Photo Via The Fader

The Industry Plant

Ending all conspirator suspicions once and for all.

There have been moments in my life when I’ve been without an aux cord and practically forced to listen to the radio.  In those moments I usually hear a regular rotation of the same songs from the same artists who’ve been dominating billboard charts.   With the usual suspects amongst the crowd, there’s always two or three new artists heavily thrown in the mix that command my attention.  Typically inducing curiosity, the inquiry process begins as said new artist(s) begins to blow up via social stratospheres while I take time to study their climb.  No shocker to the power of the internet and its capable virality, it’s not hard to believe in “overnight success stories” when learning years of hardwork and dedication to a craft finally pays off.  The real kicker comes when learning of said new artist and their very first song attempt landing them true “overnight success”. Never an adamant believer in the “Industry Plant” terminology; to not become a bit skeptical when observing overnight stardom for some would be considered naive. Compelling me to take a much closer look.  

In our current state of virality, the label made industry plant becomes very real when paid observers scout for what may look and sound good.  With the correct money and resource formula, practically any new artist can be dubbed as such without knowing the full story.  Making an artist like Russ a once easy target and topic of conversation when his “one song a day for a year straight” groundwork gets overshadowed by eventual sold out arenas and seemingly instant chart topping outcomes.  Meanwhile when the stars don’t quite align for those we have highly coveted for years, with a well documented ability to do so; cognitive dissonance sets in and industry plant rumors morph.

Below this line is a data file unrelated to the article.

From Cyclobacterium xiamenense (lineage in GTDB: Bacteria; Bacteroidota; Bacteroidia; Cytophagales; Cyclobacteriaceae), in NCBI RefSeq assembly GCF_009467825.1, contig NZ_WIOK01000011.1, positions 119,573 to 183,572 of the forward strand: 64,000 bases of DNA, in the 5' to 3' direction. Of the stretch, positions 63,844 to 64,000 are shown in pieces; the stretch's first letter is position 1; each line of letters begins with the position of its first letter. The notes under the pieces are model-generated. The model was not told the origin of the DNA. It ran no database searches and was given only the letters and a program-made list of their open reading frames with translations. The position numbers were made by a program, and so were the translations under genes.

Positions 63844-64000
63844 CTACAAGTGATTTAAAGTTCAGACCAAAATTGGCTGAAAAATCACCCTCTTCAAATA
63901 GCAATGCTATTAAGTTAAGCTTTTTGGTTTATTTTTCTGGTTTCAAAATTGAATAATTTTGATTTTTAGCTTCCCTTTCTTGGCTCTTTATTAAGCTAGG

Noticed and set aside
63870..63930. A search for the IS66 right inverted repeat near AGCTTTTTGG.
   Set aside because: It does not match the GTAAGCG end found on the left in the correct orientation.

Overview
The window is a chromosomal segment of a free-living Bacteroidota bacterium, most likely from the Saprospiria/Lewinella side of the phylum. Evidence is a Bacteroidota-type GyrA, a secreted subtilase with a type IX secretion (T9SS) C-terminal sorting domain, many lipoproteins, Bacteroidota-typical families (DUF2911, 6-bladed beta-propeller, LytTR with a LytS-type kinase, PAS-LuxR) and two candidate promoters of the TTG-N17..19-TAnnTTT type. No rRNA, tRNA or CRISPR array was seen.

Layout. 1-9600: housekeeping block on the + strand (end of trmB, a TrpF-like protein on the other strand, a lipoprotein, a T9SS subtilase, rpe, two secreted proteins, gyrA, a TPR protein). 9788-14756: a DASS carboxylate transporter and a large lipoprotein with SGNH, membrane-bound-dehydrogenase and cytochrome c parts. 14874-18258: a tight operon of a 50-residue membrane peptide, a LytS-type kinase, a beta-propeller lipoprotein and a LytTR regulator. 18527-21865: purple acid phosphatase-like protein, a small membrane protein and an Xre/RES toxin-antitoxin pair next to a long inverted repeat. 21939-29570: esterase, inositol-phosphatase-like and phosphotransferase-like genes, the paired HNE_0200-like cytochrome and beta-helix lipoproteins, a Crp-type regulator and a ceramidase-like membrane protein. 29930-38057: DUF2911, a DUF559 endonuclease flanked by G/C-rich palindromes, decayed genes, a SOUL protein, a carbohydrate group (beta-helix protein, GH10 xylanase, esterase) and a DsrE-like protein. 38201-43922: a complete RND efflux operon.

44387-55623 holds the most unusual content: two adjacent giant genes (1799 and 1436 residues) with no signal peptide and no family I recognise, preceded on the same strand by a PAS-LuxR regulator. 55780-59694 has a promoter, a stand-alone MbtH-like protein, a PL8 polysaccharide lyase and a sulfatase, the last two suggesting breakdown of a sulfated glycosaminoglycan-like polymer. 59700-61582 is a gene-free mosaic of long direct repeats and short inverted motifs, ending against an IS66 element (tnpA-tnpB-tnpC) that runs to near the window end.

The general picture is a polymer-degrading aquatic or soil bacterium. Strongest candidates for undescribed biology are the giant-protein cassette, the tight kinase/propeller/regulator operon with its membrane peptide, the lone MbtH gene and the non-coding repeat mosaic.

Photo Via DJBooth

To be fair, the sole purpose of the major label when investing in new acts is to exhaust all resources (meaning money & connections) into radio, media outlets, and any other avenues that reaches their consumer to maximize ROI.  Leading some to question why certain acts get more and others get less. Conversations of a industry plant become applicable when obvious agendas get pushed through controversial lyrics, followed by caricature personas, transcending subjective borderline music.  Leaving the casual conspirator to forget about the actual business model (capitalism) and examine deeper reasons for such tactic.

As more artist’s such as Tekashi 6ix9ine, The City Girls, & Lil Baby come out batting a thousand with admitted beginners luck.  It grows harder for industry plant conspirators to be shunned and totally written off as such. Even when truly organic magic happens to the lucky yet talented act who creates a catchy record entirely on his or her own.  The well connected powers of a Quality Control Music, and or Elliot Grainge, working behind them eliminates commercial failure as an option.  Ultimately shining a dim light on the could be industry plant when a noticeable suspected storyline is simultaneously built around the artist while the music benefits from continual airplay.    

Photo Via The Cut

Great business relationships aside, this blurred line formula can be understandably confused for foul play when losing sight of the label’s ultimate goal of protecting and maximizing investments.  This calculated selective process amongst a massive roster of artists can certainly be questioned for those particular individuals who are championed. But when the people positively respond to what they want, or what they think they may want; a heavy foot on the gas of any particular artist becomes crucial business 101 practices.  Easily placing a uniquely uninformed industry plant label on any and every successful new act.  

Darnell Schoolfield

Nell is an established writer with years of experience contributing to the building of brands through journalism, web building, brand management, and artistry. Follow him on Twitter.Twitter

November 30, 2018

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